Kidney Disease & Hypertension - Fellowship Program
The Nephrology Fellowship program began in 1966 and since that time has trained over 85 fellows, and over the last 25 years every graduate who has sat for the certification examination in Nephrology given by the American Board of Internal Medicine has been certified. The fellowship is a two-year program with an optional third year of training for individuals who wish to continue research projects. Three or four fellows are accepted each year to start training on July 1. Our curriculum meets the requirements of the Accreditation Council for Graduate Medical Education, and incorporates the ACGME competencies: patient care, medical knowledge, practice-based learning, communication skills, professionalism and system-based practice.
Clinical training is the focus of the first year and a half of fellowship and consists of four months each on the Rhode Island Hospital Consult Service, Dialysis Service, Transplantation Service, and The Miriam Hospital Renal Service. In addition, a two month ambulatory block experience is provided in transplant nephrology, pediatric nephrology, interventional nephrology, hypertension management and renal pathology. Full exposure to all aspects of clinical nephrology is assured by an annual patient load of 950 inpatient consultations, 3,800 outpatient visits and 3,800 hemodialyses. Currently 86 renal biopsies and a large number of internal jugular and femoral vein line placements are performed annually. Chronic peritoneal dialysis, continuous arteriovenous hemofiltration, and plasmapheresis are also part of the program. In addition, fellows perform renal consultations on obstetric and gynecologic patients at Women & Infants Hospital.
During the second year, fellows attend an outpatient dialysis unit once a week to provide ongoing care to a panel of hemodialysis patients. This complements the fellows' weekly renal and hypertension clinic where they perform outpatient consultations and provide continuing care to varied group of patients.
The Renal Transplantation Program began at the Rhode Island Hospital in early 1997 and is now the largest in New England. Clinical training in renal transplantation involves evaluation of prospective transplant recipients and donors, care of patients during the post transplant period, longitudinal follow-up of stable recipients, and management of complications of transplantation in both the office and hospital setting.
Conferences are scheduled five times per week. Each week includes a Case Management Conference for discussion of interesting clinical cases, a Journal Club, a Board Review Conference, and Renal Grand Rounds consisting of talks by faculty, fellows and invited speakers. In addition, there are monthly Basic Science, Transplant, Clinic, Dialysis, Kinetic Modeling, and Renal Pathology Conferences. A twelve-week introductory lecture series in basic nephrology is given each summer for new fellows, and there are three radiology lectures each year.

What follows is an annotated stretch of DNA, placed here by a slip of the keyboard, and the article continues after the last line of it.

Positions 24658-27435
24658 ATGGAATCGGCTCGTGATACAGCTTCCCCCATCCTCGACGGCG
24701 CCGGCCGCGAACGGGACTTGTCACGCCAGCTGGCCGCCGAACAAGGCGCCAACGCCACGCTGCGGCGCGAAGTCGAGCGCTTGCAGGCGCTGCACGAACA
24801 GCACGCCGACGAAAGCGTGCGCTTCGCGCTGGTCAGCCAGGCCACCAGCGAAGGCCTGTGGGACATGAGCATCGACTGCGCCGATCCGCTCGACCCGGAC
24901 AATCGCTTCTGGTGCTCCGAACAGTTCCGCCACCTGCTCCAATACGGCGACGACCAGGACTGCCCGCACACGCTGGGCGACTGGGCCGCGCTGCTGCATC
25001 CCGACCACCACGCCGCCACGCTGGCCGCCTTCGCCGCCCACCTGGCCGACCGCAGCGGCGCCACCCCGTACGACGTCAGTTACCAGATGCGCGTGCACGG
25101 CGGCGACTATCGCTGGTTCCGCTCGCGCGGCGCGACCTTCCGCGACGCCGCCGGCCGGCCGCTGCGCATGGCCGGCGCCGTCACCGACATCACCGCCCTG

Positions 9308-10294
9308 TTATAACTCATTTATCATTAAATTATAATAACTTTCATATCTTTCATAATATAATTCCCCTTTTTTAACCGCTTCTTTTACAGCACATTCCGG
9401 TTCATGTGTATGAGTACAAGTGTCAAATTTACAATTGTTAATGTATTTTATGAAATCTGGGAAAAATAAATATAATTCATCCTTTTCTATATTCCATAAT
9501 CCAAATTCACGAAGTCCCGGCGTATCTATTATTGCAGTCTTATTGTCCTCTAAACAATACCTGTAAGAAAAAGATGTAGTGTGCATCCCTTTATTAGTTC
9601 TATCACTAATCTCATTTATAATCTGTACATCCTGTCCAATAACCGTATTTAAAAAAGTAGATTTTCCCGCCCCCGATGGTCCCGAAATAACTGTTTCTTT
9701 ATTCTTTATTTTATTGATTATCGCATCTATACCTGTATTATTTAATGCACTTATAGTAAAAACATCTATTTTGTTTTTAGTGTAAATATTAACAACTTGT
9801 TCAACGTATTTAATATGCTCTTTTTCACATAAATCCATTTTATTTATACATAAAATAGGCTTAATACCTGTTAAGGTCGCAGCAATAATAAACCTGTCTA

Six months of the second year are devoted to scholarly research. Fellows select faculty members to work with them in the planning of clinical or laboratory projects, and to provide training and guidance during the course of their studies. These projects provide the fellow with in-depth knowledge in a specific area of Nephrology and will hopefully yield worthwhile findings that can be published in medical literature.
Teaching nephrology to interns, residents, and medical students is an important facet of the fellows' training. This involves informal contacts on the wards, and formal lectures to residents and Brown University medical students taking the Renal Elective.
Call schedule for fellows is one out of every fourth night and one out of every fourth weekend. Night call is taken by long-range pager or from home, and mainly involves both handling problems by telephone, and going to the hospital for an emergency consultation or dialysis.
Positions Obtained by Fellowship Graduates
Nephrologists who have completed Brown University School of Medicine's Nephrology Fellowship are fortunate to have a variety of career choices ranging from academic nephrology to solo practices and a variety of geographic choices from north to south. Indeed, estimates of manpower needs in nephrology forecast increased employment opportunities in the United States over the next decade. Our graduated fellows report a high degree of satisfaction with their preparation for the practice of nephrology. This impression is supported by their success in passing the American Board of Internal Medicine nephrology certifying examination. Over the last 25 years our fellowship continues to have a perfect record: every graduate who has sat for the board examination has been certified in nephrology.
Completion of three years of residency in internal medicine is a prerequisite for the renal fellowship. International medical graduates are required to obtain a "J-1 Exchange Visitor visa." However, Rhode Island Hospital will consider sponsoring individuals for an H-1B1 visa if they presently hold an H-1B1 visa.
Candidates can apply through the Electronic Residency Application Service (ERAS) (www.aamc.org/eras) for fellowship. Interviews generally take place in September and October. All of our positions are awarded through the NRMP Fellowship Match. For difficulties or questions, please contact:
Division of Renal Diseases
593 Eddy Street
Providence, RI 02903